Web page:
Report on the ATP1A3 symposium in Lunteren

Report by dr. Al Georg










The Third Symposium on ATP1A3 in Disease was held August 29-30, 2014 in Lunteren, The
Netherlands. The meeting was held jointly with the first day of the 14th International Conference
on Na/K ATPase. This joint arrangement was designed to stimulate discussions between
clinicians, geneticists and scientists working on these genes and related disorders. During the
two-day conference, there was clear evidence of intermingling of researchers who are experts in
the more basic scientific aspects of ATP1A3 with others more focused on AHC and related
diseases. Overall, the conference was deemed highly successful.

Progress has been made in several important areas including advances in recognizing an
expanded range of clinical disorders associated with ATP1A3 mutations, development and
characterization of various mouse models of AHC, continued progress toward understanding
the basic molecular defect underlying AHC and RDP, and preliminary work toward identifying
potential treatments.

The evening before the conference, a group dinner followed by a short program allowed parents
and researchers to exchange ideas. There was brief discussion about the potential value of
medicinal marijuana or cannabidiols in treating AHC, an idea stimulated by current trends in
epilepsy therapy. Additional topics receiving attention were the need for more research into
behavioral aspects of AHC, the basis for relief of symptoms by sleep and the need to
understand the mechanisms of triggers. The program ended with the showing of videos
produced by the AHC International Alliance to raise awareness about this condition.
Progress in defining the clinical spectrum of ATP1A3 disease

New clinical subsets of ATP1A3 were revealed at the conference. The disorder called CAPOS
has been diagnosed in several families. All families have the same ATP1A3 mutation. Unlike
AHC and RDP in which most mutations are de novo, this mutation can be transmitted within
families. Although CAPOS was described as a distinct entity, there is also evidence of clinical
overlap with AHC and RDP.

There may be other clinical entities associated with ATP1A3 mutations Three cases were
presented with a wide range of neurological symptoms that had been brought to the researchers
attention because of incidental discovery of ATP1A3 mutations. These new cases suggest a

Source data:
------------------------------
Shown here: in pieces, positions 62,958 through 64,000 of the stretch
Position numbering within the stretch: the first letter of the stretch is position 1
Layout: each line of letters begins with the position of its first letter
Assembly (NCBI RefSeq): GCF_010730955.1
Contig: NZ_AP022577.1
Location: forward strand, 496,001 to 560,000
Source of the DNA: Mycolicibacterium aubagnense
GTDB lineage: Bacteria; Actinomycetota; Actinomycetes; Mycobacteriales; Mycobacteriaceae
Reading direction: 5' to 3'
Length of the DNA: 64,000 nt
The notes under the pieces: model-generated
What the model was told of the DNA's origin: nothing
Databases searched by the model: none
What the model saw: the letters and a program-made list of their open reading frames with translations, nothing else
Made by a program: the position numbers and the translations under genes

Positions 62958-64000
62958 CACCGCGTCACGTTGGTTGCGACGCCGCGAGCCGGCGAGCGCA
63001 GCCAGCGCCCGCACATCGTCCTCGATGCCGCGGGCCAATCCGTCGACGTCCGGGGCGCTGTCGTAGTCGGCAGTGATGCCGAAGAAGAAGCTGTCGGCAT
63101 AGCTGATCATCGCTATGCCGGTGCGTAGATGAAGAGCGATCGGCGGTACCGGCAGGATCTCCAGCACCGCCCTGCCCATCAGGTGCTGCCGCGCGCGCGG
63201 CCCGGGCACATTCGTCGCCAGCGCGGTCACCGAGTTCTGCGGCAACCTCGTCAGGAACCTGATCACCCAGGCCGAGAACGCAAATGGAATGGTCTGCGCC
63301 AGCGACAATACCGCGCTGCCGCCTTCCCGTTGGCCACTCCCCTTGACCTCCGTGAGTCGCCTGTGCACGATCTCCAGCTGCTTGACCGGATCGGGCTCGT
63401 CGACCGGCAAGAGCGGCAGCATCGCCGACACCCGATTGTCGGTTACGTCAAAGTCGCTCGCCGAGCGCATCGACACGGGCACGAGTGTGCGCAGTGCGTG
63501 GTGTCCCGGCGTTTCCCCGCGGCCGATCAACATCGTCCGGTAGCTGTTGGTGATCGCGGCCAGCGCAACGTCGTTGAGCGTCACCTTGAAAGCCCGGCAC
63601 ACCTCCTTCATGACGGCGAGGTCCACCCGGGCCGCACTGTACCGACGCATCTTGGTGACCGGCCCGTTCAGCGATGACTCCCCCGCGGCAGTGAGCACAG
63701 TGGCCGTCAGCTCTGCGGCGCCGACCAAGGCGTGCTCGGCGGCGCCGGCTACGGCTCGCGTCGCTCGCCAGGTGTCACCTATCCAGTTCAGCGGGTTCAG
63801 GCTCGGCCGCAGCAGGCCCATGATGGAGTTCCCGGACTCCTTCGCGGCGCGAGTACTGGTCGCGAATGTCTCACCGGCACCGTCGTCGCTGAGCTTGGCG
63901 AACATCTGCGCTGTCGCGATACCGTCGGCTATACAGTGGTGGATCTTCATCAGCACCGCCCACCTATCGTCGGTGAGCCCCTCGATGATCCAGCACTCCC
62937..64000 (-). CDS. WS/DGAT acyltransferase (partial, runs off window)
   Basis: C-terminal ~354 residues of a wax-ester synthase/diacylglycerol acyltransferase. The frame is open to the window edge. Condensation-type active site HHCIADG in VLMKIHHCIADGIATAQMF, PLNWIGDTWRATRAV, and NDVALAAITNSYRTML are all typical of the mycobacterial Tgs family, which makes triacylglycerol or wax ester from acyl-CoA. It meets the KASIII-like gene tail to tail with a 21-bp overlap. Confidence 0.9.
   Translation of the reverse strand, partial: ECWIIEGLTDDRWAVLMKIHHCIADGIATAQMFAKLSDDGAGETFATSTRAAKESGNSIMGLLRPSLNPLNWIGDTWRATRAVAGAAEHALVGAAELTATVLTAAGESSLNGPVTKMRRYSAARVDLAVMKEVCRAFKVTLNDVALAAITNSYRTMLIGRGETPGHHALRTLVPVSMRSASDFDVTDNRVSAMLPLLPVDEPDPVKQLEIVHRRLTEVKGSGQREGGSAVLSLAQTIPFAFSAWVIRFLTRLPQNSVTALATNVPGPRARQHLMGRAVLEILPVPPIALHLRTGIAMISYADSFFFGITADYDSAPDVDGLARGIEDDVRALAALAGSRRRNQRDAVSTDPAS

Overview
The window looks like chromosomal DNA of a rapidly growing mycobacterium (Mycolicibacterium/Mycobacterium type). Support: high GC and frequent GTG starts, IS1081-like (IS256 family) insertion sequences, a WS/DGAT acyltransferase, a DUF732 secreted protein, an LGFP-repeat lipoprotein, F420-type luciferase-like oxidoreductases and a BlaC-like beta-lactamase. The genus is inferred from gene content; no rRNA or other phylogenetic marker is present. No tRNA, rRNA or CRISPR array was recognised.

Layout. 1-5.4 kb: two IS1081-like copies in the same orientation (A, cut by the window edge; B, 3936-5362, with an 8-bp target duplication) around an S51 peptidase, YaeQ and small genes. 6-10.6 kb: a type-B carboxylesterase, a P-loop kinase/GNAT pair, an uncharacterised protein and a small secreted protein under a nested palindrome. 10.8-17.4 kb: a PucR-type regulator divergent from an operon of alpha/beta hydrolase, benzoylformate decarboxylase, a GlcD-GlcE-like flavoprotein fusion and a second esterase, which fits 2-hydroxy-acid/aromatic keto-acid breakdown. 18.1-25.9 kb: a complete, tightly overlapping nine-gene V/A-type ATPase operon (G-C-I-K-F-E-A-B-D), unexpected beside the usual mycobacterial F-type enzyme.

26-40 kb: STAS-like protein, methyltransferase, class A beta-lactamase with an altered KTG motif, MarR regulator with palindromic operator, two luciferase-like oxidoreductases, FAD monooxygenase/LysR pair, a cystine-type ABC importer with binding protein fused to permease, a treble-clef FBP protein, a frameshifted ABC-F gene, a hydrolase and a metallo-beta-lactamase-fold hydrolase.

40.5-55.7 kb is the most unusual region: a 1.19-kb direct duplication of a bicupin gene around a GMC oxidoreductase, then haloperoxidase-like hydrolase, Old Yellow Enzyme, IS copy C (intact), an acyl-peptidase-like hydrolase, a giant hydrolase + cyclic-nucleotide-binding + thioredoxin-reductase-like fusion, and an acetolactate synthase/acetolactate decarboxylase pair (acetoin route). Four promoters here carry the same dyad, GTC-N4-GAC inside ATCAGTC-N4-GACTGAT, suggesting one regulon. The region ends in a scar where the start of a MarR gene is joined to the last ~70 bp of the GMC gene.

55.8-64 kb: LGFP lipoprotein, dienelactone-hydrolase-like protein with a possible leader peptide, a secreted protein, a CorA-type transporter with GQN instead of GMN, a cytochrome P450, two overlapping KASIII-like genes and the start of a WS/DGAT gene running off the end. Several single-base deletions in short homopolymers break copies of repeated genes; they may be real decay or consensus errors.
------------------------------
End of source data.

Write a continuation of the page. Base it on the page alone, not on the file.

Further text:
wider clinical spectrum of ATP1A3-associated disease.

One presenter discussed the possible occurrence of abnormal electrical activity in hearts of
AHC patients. An extensive study of electrocardiographs (ECG) revealed some consistent
abnormalities among patients, although the clinical significance of these findings is unclear.
There are now more than 70 known ATP1A3 mutations and a suggestion to build a web site to
collect information about these findings was embraced by the group. There remains a small
subset of AHC and RDP patients in whom no ATP1A3 mutation has been found and there are
efforts to look for a second AHC gene in these families.

Progress in understanding the molecular defect
Several groups have employed various cellular models to understand the basic molecular
defects caused by ATP1A3 mutations. The emerging consensus appears to be that mutations
associated with AHC and RDP are predominantly loss-of-function. Additionally, there may be
some properties of the ATP1A3 pump protein that are preserved in some cases and this fueled
speculation of mechanisms responsible for greater clinical severity of certain mutations such as
E815K. There have been preliminary efforts to identify drugs that can restore ATP1A3 function.

Progress with mouse models
Exciting work was presented at the conference related to the development and characterization
of mouse models of AHC. Three different groups are working on various studies involving
mouse models and hopefully will have more to report in the future.

Progress in working as a team
Throughout the conference, there was a consistent emphasis by presenters and participants to
work together as much as possible. These efforts included developing consensus guidelines for
genetic testing and clinical management, and defining measurable indices of symptoms and
clinical outcomes. Dr. Rosewich informed the group about the effort started at the AHCF Family
Conference held in June 2014 to write a consensus paper about AHC and RDP management
then invited the rest of the research community to contribute. There was a spirited discussion
about fund raising strategies but no specific recommendations were made.

Future Conference
Planning is underway for the 4th Symposium on ATP1A3 in Disease to be held in Bethesda the
last week of August 2015. A small grant has been submitted to the NIH to help fund the






Dr Al George